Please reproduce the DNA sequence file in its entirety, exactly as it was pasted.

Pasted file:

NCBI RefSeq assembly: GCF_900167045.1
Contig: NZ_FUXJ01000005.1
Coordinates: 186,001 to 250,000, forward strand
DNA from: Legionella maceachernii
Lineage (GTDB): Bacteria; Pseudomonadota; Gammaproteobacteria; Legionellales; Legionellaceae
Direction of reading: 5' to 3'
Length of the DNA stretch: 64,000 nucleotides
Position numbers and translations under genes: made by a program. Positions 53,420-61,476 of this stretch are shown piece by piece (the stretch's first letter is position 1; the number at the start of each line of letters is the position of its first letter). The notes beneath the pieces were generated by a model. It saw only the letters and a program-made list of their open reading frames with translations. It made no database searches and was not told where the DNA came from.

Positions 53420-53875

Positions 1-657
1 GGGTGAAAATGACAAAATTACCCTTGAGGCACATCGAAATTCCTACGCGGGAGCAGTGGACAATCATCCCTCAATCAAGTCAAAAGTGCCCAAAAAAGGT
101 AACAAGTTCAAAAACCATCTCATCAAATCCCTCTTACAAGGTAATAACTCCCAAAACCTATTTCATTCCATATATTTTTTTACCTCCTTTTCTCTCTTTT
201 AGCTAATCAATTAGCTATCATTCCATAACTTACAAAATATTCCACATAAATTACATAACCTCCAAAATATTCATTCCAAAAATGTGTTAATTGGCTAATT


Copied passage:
NCBI RefSeq assembly: GCF_900167045.1
Contig: NZ_FUXJ01000005.1
Coordinates: 186,001 to 250,000, forward strand
DNA from: Legionella maceachernii
Lineage (GTDB): Bacteria; Pseudomonadota; Gammaproteobacteria; Legionellales; Legionellaceae
Direction of reading: 5' to 3'
Length of the DNA stretch: 64,000 nucleotides
Position numbers and translations under genes: made by a program. Positions 53,420-61,476 of this stretch are shown piece by piece (the stretch's first letter is position 1; the number at the start of each line of letters is the position of its first letter). The notes beneath the pieces were generated by a model. It saw only the letters and a program-made list of their open reading frames with translations. It made no database searches and was not told where the DNA came from.

Positions 53420-53875

Positions 1-657
1 GGGTGAAAATGACAAAATTACCCTTGAGGCACATCGAAATTCCTACGCGGGAGCAGTGGACAATCATCCCTCAATCAAGTCAAAAGTGCCCAAAAAAGGT
101 AACAAGTTCAAAAACCATCTCATCAAATCCCTCTTACAAGGTAATAACTCCCAAAACCTATTTCATTCCATATATTTTTTTACCTCCTTTTCTCTCTTTT
201 AGCTAATCAATTAGCTATCATTCCATAACTTACAAAATATTCCACATAAATTACATAACCTCCAAAATATTCATTCCAAAAATGTGTTAATTGGCTAATT